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III.

The rose foon redden'd into rage,

And swelling with disdain, Appeald to many a poct's page

To prove her right to reign.

IV.

The lily's height bespoke command,

A fair imperial flow'r,
She seem'd design'd for Flora's hand,

The sceptre of her pow'r.

V.

This civil bick’ring and debate

The goddess chanc'd to hear, And flew to save ere yet too late,

The pride of the parterre.

VI.

Your's is, she said, the nobler hue,

And your's the statelier mien, And 'till a third surpasses you,

Let each be deem'd a queen.

VII. Thus VII.

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Thus sooth'd and reconcild, each seeks

The faireft British fair;
The seat o empire is her cheeks,

They reign united there.

IDEM LATINE REDDITUM.

I.

H EU inimicitias quoties parit æmula forma,

Quam raro pulchræ, pulchra placere potest? Sed fines ultrà folitos discordia tendit,

Cum Aores ipfos bilis et ira movent.

II.

Hortus ubi dulces præbet tacitofque receffùs,

Se rapit in partes gens animosa duas, Hic fibi regales amaryllis candida cultûs,

Illic purpureo vindicat ore ro.a.

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Ira rofam et meritis quæsita superbia tangunt,

Multaque ferventi vix cohibenda finû,
Dum fibi fautorum ciet undique nomina vatûm,

Jusque suum, multo carmine fulta, probat.

1

IV. Altior

IV.

Altior emicat illa, et celfo vertice nutat,

Ceu flores inter non habitura parem, Fastiditque alios, et nata videtur in usûs

Imperii, sceptrum, Flora quod ipfa gerat.

V.

Nec Dea non sensit civilis murmura rixæ,

Cui curæ est pictas pandere ruris opes. Deliciasque suas nunquam non prompta tueri,

Dum licet et locus est, ut tucatur, adeft.

VI,
Et tibi forma datur procerior omnibus, inquit,

Et tibi, principibus qui solet effe, color,
Et donec vincat quædam formofior ambas,

Et tibi reginæ nomen, et eslo tibi.

VII.

His ubi fedatus furor est, petit utraque nympham

Qualem inter Veneres Anglia sola parit, Hanc penés imperium eft, nihil optant amplius,

hujus Regnant in nitidis, et sine lite, genis.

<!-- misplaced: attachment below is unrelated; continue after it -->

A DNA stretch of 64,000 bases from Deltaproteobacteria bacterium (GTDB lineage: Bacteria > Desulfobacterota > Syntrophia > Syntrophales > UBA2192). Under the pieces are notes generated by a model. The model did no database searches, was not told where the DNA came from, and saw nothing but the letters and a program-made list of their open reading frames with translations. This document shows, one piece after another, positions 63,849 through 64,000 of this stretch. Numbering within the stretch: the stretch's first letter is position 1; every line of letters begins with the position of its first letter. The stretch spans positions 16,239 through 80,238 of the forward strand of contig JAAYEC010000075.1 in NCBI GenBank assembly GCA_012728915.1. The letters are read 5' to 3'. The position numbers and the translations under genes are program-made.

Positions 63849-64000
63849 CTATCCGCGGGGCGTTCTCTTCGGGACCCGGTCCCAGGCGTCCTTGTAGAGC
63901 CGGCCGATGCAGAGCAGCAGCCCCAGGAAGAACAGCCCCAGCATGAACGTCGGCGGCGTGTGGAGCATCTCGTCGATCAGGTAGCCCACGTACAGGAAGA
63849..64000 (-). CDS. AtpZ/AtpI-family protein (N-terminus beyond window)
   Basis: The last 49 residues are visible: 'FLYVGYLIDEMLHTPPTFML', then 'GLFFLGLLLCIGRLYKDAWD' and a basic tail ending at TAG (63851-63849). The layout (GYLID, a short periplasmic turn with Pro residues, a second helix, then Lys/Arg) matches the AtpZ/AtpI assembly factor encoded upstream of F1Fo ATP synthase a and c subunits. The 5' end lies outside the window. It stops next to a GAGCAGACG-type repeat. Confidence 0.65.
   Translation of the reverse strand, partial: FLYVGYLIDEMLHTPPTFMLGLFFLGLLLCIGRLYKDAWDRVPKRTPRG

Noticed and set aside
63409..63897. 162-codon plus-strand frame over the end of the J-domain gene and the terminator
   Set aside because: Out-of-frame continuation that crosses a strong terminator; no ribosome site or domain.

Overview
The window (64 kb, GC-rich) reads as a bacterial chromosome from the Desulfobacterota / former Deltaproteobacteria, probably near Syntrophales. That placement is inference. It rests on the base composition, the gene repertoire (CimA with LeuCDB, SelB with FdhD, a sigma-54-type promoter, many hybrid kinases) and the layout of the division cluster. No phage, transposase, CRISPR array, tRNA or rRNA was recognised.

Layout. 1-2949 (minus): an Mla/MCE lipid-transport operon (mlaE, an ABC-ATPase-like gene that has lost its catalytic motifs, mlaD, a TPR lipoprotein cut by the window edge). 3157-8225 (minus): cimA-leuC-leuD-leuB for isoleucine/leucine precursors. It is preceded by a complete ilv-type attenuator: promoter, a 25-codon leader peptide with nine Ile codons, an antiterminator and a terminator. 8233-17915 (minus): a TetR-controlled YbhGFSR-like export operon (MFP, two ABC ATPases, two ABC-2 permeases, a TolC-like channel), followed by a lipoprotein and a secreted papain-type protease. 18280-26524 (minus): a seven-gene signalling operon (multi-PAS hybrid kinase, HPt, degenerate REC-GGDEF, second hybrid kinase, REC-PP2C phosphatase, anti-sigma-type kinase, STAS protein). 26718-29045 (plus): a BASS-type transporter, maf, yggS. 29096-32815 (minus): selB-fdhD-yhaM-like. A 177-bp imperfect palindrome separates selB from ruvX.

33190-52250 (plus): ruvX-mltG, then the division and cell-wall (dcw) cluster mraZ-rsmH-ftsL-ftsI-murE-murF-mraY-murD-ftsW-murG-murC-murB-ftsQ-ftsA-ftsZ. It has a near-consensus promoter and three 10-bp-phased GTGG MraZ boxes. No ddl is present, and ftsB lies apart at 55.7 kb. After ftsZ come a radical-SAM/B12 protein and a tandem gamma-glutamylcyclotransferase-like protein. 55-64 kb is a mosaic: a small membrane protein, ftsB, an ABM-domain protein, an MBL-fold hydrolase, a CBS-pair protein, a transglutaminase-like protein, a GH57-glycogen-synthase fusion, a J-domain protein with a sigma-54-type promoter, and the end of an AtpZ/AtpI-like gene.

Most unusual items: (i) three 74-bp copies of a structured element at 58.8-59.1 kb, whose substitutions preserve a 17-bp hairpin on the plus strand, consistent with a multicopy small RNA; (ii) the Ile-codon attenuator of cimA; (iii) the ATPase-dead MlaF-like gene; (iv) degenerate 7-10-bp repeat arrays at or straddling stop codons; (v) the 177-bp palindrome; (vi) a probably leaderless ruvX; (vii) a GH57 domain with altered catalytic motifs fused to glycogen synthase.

THE

THE NIGHTINGALE AND GLOW.

WORM.

A Nightingale that all day long
Had cheer'd the village with his fong,
Nor yet at eve his note suspended,
Nor yet when even tide was ended,
Began to feel as well he might
The keen demands of appetite;
When looking eagerly around,
He spied far off upon the ground,
A something shining in the dark,
And knew the glow-worm by his fpark,
So stooping down from hawthorn top,
He thought to put him in his crop;
The worm aware of his intent,
Harangu'd him thus right eloquent.

Did you admire my lamp, quoth he,
As much as I your minstrelly,
You would abhor to do me wrong,
As much as I to spoil your song,
For 'twas the self-fame power divine,
Taught you to sing, and me to shine,
That you with music; I with light,
Might beautify and cheer the night.

The

The fongster heard his short oration,
And warbling out his approbation,
Releas'd him as my story tells,
And found a supper somewhere else.

Hence jarring fe&taries may learn,
Their real int'reft to discern:
That brother should not war with brother,
And worry and devour each other,
But fing and shine by sweet consent,
Till life's poor transient night is spent,
Respe&ing in each other's cafe
The gifts of nature and of grace. .

Those christians best deserve the name
Who studiously make peace their aim;
Peace, both the duty and the prize
Of him that creeps and him that fies.

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O matutini rores, auræque salubres, O nemora, et lætæ rivis felicibus herbæ, Graminei colles, et amonæ in vallibus umbræ! Fata modó dederint quas olim in rure paterno Delicias, procul arte, procul formidine novi, Quam vellem ignotus, quod mens mea semper avebat, VOL. I. N

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